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Coronavirus (COVID-19) - Cochrane resources and news

2020

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Cochrane provides high-quality, relevant, and up-to-date synthesized research evidence to inform health decisions. This page highlights content relating to the coronavirus (COVID-19) pandemic and the various related activities that Cochrane is undertaking in response.

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Optimising the performance of frontline implementers engaged in the NTD programme in Nigeria: lessons for strengthening community health systems for universal health coverage

OLUWULE, A
et al
November 2019

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This research article focuses on optimising the performance of frontline implementers engaged with NTD programme delivery in Nigeria. Three broad themes are examined: technical support, social support and incentives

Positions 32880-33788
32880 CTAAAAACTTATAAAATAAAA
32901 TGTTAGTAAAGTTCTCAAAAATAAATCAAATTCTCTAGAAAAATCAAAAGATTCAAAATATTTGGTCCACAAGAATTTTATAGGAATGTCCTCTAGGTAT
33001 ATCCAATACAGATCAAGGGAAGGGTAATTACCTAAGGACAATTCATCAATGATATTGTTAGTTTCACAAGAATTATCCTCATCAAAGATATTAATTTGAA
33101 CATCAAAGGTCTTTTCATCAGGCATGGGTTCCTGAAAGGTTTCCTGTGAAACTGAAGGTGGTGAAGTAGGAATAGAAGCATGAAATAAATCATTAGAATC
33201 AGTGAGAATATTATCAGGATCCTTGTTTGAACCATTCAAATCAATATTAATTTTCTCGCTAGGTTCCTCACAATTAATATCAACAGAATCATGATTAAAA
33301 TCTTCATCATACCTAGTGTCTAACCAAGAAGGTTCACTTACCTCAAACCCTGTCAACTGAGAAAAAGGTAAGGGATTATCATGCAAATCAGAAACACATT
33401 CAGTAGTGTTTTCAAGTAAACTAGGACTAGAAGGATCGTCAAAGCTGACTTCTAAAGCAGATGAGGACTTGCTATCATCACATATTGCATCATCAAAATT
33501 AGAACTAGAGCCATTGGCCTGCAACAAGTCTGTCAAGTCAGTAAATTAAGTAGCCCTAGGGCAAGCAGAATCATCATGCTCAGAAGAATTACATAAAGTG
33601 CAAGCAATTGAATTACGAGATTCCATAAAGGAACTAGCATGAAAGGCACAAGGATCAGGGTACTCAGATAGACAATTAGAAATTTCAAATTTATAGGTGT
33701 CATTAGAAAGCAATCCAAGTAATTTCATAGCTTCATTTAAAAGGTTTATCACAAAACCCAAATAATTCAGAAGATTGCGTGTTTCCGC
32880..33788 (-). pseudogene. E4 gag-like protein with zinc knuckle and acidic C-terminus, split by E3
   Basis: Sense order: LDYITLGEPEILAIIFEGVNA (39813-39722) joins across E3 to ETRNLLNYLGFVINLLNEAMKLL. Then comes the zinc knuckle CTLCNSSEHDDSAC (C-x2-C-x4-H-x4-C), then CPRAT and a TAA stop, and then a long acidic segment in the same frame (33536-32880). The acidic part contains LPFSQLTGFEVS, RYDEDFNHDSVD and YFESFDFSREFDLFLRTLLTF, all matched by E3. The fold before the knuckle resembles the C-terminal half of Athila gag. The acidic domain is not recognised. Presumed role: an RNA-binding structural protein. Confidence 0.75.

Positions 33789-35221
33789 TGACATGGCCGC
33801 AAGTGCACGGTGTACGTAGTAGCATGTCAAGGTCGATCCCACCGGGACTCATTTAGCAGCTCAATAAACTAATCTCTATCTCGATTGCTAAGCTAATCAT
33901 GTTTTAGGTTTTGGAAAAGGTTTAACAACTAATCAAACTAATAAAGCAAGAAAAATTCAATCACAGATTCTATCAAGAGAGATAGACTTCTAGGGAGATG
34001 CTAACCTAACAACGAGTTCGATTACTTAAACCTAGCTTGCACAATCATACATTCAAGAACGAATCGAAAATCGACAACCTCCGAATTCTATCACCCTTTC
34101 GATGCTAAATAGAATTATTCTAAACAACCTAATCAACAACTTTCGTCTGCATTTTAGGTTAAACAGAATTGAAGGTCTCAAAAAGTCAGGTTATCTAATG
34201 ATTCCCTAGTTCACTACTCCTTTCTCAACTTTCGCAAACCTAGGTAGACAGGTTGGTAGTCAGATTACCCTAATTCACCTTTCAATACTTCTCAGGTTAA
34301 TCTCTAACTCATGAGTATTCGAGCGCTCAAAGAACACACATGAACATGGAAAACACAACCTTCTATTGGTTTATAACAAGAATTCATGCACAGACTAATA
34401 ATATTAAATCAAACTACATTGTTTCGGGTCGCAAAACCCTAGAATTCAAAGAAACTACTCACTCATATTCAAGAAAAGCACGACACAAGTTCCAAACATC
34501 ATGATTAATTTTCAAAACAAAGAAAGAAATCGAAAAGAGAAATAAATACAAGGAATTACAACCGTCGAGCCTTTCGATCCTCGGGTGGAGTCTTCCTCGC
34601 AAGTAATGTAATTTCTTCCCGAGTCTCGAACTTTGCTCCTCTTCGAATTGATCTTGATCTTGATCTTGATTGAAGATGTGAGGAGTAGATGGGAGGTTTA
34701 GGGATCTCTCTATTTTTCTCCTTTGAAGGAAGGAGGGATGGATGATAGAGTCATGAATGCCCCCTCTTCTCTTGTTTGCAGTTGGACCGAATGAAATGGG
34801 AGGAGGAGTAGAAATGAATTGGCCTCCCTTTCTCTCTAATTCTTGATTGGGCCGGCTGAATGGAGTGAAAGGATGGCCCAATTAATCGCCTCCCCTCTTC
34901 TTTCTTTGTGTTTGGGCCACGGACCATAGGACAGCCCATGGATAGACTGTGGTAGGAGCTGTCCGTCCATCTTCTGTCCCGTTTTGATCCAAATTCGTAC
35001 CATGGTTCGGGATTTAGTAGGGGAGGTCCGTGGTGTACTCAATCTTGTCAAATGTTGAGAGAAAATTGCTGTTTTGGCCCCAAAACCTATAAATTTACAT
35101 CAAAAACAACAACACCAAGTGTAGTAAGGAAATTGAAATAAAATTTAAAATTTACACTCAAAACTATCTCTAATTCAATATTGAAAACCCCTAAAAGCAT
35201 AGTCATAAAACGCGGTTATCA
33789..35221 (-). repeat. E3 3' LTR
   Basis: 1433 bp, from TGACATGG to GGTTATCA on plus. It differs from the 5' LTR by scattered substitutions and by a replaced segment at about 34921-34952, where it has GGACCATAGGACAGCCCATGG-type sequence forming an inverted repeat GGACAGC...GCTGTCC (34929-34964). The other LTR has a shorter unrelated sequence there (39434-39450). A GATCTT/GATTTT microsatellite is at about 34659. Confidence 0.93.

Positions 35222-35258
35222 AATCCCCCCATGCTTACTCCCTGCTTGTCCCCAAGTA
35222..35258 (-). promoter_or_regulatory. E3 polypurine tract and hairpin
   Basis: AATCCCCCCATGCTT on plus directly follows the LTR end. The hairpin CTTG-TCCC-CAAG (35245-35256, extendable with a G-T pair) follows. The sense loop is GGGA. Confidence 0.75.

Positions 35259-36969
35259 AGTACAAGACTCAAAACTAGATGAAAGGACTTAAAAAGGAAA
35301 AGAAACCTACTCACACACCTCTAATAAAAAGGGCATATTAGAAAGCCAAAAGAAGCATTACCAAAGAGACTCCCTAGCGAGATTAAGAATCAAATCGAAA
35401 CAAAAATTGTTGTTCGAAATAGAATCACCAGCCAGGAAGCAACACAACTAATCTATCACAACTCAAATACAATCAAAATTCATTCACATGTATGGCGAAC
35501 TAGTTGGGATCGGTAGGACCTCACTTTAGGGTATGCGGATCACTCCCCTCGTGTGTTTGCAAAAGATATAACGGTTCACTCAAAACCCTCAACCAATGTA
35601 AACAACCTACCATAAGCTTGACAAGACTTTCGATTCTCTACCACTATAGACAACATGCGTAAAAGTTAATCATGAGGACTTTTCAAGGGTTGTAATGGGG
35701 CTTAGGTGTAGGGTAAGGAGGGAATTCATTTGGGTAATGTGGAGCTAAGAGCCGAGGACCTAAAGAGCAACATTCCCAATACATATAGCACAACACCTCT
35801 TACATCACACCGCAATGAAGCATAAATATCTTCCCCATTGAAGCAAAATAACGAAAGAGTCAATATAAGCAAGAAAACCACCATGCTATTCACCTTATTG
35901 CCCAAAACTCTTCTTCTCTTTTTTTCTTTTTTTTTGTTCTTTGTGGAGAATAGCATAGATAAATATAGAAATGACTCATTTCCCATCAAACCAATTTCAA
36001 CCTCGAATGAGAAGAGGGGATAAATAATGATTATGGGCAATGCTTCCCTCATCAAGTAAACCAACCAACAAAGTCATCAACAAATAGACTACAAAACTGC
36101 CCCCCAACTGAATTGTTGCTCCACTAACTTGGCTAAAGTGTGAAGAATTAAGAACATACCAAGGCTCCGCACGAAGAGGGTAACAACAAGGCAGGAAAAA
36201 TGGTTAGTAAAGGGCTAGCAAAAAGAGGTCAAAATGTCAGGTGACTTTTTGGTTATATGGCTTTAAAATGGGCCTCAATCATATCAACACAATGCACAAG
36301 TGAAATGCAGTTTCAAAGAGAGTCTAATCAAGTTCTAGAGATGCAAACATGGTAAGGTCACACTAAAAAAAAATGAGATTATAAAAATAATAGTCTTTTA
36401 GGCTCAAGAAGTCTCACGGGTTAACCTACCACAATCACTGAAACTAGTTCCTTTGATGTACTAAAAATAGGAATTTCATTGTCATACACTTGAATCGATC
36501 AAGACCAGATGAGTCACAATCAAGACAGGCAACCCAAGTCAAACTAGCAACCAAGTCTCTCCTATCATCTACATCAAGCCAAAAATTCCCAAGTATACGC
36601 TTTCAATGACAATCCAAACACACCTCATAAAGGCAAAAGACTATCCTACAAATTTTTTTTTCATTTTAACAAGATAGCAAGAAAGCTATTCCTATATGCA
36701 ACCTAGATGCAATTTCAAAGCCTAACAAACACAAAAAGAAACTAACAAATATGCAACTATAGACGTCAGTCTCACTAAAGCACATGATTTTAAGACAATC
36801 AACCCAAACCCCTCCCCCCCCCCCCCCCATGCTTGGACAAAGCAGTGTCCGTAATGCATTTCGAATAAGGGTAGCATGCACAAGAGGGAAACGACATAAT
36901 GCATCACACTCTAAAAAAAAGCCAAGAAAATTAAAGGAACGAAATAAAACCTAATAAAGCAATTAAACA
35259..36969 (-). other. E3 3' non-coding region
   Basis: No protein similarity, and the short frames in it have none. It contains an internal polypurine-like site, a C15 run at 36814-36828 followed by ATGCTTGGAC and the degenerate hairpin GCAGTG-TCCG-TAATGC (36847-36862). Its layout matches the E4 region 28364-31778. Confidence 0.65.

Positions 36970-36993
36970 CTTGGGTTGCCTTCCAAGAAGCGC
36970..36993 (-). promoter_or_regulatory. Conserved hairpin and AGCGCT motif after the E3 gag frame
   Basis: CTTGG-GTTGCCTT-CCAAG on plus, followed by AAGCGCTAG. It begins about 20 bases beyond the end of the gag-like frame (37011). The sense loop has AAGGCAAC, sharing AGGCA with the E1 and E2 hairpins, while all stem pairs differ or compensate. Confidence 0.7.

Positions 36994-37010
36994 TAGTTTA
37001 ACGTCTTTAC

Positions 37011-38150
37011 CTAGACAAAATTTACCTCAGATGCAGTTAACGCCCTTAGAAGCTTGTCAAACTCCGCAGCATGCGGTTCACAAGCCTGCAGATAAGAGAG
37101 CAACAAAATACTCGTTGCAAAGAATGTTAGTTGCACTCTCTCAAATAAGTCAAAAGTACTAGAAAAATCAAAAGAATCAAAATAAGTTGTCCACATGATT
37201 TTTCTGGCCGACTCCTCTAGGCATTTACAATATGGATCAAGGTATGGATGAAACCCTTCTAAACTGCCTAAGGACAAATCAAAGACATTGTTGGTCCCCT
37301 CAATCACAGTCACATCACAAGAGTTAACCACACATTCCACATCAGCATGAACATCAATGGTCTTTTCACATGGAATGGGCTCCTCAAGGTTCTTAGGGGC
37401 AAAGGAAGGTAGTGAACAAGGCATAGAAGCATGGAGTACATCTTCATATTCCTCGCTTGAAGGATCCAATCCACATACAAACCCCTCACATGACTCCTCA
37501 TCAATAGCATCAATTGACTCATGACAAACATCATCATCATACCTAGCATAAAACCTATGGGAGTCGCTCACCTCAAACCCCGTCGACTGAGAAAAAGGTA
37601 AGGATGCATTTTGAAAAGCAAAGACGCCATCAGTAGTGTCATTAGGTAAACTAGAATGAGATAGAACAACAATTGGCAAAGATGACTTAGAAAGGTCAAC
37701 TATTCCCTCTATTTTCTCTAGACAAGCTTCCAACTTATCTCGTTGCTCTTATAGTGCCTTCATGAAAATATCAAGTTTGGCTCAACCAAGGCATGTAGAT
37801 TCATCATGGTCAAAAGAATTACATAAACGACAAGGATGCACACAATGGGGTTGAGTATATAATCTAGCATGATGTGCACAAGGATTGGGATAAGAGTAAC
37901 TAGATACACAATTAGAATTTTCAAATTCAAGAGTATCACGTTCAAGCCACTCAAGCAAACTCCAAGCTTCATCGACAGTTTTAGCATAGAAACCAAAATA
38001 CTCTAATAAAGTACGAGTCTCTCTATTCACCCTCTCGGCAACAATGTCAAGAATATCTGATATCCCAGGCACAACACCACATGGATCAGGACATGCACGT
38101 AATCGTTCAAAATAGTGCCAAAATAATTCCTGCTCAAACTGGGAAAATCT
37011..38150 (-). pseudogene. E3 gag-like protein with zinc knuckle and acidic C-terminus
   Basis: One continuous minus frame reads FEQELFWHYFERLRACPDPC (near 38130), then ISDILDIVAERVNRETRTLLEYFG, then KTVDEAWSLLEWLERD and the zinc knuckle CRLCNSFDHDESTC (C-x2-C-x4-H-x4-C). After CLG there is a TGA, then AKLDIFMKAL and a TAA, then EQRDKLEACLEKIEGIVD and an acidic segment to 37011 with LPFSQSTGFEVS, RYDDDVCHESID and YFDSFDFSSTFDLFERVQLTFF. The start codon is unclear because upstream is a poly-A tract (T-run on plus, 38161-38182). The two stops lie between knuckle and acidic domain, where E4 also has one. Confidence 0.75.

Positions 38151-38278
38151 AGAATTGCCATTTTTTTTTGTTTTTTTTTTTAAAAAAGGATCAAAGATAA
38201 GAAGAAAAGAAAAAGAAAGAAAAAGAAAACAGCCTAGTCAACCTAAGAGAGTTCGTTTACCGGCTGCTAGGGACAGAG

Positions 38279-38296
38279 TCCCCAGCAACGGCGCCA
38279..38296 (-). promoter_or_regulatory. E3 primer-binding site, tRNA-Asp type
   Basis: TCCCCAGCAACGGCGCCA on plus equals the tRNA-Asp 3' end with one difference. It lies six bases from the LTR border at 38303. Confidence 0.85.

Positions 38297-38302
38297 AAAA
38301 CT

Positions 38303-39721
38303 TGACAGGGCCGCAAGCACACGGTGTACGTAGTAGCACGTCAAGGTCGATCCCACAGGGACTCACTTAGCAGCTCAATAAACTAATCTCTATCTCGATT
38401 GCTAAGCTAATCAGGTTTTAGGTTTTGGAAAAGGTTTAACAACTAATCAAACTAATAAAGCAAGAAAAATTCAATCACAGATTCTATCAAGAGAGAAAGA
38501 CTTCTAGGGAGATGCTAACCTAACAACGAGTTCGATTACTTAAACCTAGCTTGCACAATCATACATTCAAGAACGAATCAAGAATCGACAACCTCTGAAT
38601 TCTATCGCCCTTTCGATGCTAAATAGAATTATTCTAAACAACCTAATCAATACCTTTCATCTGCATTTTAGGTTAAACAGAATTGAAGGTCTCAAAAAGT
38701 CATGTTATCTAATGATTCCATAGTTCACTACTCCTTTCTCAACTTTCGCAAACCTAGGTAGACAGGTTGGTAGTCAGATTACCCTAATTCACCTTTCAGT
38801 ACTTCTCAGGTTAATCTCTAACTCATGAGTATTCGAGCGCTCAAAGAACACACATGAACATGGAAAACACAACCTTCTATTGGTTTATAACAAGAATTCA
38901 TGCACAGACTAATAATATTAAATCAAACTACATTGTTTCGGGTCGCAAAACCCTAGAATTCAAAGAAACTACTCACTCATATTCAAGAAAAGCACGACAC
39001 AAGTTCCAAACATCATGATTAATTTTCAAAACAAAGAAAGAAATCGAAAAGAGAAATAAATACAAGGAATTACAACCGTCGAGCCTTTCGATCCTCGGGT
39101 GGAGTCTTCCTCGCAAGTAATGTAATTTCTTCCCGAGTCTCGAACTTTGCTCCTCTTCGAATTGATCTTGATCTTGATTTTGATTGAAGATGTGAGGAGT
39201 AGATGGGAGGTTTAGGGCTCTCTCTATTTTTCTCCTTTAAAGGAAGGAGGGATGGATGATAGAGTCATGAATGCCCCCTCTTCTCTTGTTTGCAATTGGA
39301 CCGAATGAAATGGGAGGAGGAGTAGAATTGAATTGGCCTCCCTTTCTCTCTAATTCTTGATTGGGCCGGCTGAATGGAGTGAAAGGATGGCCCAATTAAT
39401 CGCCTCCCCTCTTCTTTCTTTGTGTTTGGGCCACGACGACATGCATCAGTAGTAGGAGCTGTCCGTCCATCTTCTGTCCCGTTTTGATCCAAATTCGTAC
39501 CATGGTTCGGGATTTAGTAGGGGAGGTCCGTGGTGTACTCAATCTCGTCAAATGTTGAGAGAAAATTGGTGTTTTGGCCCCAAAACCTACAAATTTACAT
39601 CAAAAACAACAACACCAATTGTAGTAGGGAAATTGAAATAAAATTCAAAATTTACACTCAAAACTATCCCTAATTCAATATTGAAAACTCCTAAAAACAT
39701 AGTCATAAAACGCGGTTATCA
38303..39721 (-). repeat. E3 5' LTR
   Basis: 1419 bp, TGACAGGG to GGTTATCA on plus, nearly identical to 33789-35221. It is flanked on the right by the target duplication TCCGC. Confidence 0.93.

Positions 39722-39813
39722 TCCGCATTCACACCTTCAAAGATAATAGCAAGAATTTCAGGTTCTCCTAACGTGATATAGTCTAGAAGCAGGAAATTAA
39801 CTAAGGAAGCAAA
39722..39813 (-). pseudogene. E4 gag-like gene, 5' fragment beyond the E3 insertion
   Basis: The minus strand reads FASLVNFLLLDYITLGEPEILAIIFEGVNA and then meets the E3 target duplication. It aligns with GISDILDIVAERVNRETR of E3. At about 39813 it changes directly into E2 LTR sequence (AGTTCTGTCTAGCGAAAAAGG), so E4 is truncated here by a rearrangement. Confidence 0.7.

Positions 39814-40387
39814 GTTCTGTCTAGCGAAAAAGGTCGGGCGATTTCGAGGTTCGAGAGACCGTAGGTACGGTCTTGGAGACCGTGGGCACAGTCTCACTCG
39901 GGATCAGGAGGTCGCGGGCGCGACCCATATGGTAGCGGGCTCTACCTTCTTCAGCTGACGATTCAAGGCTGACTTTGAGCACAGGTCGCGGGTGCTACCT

Qualitative data was collected through participatory stakeholder workshops. Eighteen problem-focused workshops and 20 solution-focussed workshops were held  in 12 selected local government areas (LGA) across two states in Nigeria, Ogun and Kaduna States

 

Human Resources for Health, 2019 Nov 1;17(1):79

doi: 10.1186/s12960-019-0419-8

What interventions are effective to support home-based carers?

HUNT, Xanthe
August 2019

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Question & problem

Many people with disabilities require the assistance of other people in order to go about their daily lives. In high-income countries, home-based carers are professional or para-professional workers who provide assistance to people with disabilities, in their homes. They are often well-trained, and remunerated for their services. However, individuals with disabilities in many low- and middle-income countries (LMIC) predominantly live with their family, and receive home-based care from family members. There are some stresses associated with giving care to others, and these include burnout, compassion fatigue, and an array of emotional and social consequences related to the caring role. The carers, too, need care. This evidence brief summarises what we know about how to support home-based carers, taking into consideration that these people, in LMIC, are often untrained, unpaid family members of the person for whom they are caring.

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